As New York City mayor Michael Bloomberg pushes to ban the sale of large-size sodas and other sugary beverages, new research in the British journal The Lancet finds that New Yorkers are living longer.
Researchers reveal that compared to many parts of the country, life expectancy in Manhattan has increased by 10 years, the fastest in the nation.
They largely attribute the rise to a crackdown by the New York City health department on unhealthy behaviors.
Manhattanites can now expect to live to the age of 82, which is the same as Japan, the nation with the highest life expectancy in the world, according to the United Nations World Population Prospects (2205-2010), and higher than Sweden and Iceland. Still, researchers at the University of Washington's Institute for Heath Metrics and Evaluation found life expectancy in the US as a whole lengthened just
1.7 years per decade, a slower pace of progress than in the world's longer living countries. The US ranks 38th among nearly 200 countries with an overall life expectancy of 78.2.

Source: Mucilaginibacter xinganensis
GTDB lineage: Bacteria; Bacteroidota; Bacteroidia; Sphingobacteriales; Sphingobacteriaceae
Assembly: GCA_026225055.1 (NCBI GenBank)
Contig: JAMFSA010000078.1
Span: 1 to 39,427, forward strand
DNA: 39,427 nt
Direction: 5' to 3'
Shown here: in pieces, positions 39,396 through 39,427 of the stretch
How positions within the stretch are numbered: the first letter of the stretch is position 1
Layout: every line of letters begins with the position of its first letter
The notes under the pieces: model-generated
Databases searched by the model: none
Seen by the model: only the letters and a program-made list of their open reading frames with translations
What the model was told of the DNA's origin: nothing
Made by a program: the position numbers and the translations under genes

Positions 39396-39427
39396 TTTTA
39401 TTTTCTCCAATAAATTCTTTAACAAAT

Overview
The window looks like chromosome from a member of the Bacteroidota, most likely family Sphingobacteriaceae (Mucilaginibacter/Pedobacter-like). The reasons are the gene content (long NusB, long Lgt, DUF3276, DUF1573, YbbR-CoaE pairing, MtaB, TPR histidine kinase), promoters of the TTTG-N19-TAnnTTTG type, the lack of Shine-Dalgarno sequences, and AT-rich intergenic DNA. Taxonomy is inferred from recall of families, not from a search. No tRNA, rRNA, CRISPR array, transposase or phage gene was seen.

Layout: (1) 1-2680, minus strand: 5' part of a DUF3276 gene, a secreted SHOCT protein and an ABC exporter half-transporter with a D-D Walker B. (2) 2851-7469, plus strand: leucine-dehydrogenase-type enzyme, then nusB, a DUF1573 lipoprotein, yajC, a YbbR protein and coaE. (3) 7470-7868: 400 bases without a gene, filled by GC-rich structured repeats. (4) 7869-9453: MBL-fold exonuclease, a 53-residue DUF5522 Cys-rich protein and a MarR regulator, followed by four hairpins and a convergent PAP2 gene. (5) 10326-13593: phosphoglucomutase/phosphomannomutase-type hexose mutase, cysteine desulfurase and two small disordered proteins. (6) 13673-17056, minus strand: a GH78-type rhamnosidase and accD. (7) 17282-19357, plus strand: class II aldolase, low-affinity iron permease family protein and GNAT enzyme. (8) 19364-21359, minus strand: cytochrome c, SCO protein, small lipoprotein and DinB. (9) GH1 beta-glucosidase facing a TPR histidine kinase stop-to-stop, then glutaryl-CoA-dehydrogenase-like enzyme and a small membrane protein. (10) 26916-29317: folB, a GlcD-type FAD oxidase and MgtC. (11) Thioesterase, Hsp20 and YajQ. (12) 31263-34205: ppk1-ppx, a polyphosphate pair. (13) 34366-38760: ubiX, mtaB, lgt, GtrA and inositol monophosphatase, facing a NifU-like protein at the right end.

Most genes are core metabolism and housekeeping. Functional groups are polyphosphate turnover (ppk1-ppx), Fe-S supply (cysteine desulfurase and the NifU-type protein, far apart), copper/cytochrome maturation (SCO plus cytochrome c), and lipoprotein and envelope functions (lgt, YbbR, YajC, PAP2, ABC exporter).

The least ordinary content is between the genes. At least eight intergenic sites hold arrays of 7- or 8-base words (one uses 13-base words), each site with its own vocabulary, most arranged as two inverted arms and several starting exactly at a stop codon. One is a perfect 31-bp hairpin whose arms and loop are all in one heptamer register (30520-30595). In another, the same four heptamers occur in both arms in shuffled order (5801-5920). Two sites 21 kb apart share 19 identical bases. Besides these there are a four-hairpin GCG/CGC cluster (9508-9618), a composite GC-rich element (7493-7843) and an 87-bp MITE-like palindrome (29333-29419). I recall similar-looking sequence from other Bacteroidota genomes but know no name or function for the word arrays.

According to the researchers, the city has boosted its life expectancy by reining in homicide rates and HIV/AIDS-related mortality, but also by the government's radical efforts to promote a healthy lifestyle. These include the city's ban on trans fats, prohibition of smoking in public spaces, and tax hikes on cigarettes.
In addition, according to a report from LiveScience, the Big Apple has created hundreds of miles of new bicycle lanes, mandated the use of calorie labels on menus in chain restaurants, and sponsored anti-obesity and preventive health services campaigns in subways.